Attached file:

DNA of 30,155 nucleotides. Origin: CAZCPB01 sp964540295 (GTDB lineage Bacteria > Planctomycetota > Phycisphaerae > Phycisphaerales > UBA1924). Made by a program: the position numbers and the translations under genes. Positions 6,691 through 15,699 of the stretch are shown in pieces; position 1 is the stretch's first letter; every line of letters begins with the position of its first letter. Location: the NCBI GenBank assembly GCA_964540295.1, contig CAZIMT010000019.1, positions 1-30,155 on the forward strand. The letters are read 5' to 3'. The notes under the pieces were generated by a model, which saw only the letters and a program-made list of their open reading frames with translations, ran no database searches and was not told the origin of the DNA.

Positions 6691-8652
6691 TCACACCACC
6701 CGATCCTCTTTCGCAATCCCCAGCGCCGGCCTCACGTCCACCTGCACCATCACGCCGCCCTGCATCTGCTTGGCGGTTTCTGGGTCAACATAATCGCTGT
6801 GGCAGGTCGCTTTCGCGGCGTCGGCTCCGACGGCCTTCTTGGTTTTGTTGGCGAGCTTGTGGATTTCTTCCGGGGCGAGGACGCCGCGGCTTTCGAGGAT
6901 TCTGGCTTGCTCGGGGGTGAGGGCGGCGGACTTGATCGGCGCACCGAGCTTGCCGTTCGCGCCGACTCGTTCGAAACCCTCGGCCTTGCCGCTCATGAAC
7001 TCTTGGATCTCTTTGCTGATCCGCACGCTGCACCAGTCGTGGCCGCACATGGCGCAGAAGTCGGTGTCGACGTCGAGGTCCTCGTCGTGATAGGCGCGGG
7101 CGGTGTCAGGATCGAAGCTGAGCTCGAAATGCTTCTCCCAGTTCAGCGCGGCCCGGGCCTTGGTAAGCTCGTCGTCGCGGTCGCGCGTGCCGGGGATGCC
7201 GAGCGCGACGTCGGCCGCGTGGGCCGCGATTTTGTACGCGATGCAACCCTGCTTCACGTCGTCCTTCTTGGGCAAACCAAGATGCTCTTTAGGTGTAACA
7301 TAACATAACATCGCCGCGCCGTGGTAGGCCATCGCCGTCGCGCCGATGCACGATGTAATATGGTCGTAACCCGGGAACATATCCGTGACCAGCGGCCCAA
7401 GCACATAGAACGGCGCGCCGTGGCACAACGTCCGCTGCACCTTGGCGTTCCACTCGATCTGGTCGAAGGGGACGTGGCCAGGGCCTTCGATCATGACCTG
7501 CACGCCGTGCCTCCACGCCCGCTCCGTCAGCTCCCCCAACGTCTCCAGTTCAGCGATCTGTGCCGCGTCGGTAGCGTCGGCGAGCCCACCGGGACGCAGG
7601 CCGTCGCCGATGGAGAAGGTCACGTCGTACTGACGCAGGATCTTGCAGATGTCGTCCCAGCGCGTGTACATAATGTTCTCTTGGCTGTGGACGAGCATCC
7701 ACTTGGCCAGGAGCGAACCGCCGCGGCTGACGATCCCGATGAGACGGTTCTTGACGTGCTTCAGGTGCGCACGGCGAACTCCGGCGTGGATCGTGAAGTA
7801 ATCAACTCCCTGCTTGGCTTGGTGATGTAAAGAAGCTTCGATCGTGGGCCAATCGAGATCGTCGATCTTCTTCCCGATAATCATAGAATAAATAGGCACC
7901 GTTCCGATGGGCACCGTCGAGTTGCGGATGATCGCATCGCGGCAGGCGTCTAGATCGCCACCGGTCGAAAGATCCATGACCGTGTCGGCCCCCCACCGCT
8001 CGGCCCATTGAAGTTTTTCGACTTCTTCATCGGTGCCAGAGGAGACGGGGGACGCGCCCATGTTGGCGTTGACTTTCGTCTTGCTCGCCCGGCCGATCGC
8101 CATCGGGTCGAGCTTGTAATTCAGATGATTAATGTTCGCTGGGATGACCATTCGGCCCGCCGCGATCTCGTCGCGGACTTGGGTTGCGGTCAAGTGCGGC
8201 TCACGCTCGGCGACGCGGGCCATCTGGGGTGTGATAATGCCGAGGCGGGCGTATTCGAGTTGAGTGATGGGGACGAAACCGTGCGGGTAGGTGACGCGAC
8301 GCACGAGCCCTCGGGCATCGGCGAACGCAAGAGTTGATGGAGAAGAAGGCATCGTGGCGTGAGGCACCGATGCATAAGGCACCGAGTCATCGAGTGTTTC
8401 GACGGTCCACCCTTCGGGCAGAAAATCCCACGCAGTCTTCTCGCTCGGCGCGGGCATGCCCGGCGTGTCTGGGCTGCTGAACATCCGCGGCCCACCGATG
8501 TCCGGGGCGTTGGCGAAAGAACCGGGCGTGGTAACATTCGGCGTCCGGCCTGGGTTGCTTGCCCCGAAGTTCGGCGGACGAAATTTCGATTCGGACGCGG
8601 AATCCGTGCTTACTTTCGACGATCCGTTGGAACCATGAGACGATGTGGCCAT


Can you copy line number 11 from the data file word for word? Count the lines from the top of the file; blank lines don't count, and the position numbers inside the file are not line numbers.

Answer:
7401 GCACATAGAACGGCGCGCCGTGGCACAACGTCCGCTGCACCTTGGCGTTCCACTCGATCTGGTCGAAGGGGACGTGGCCAGGGCCTTCGATCATGACCTG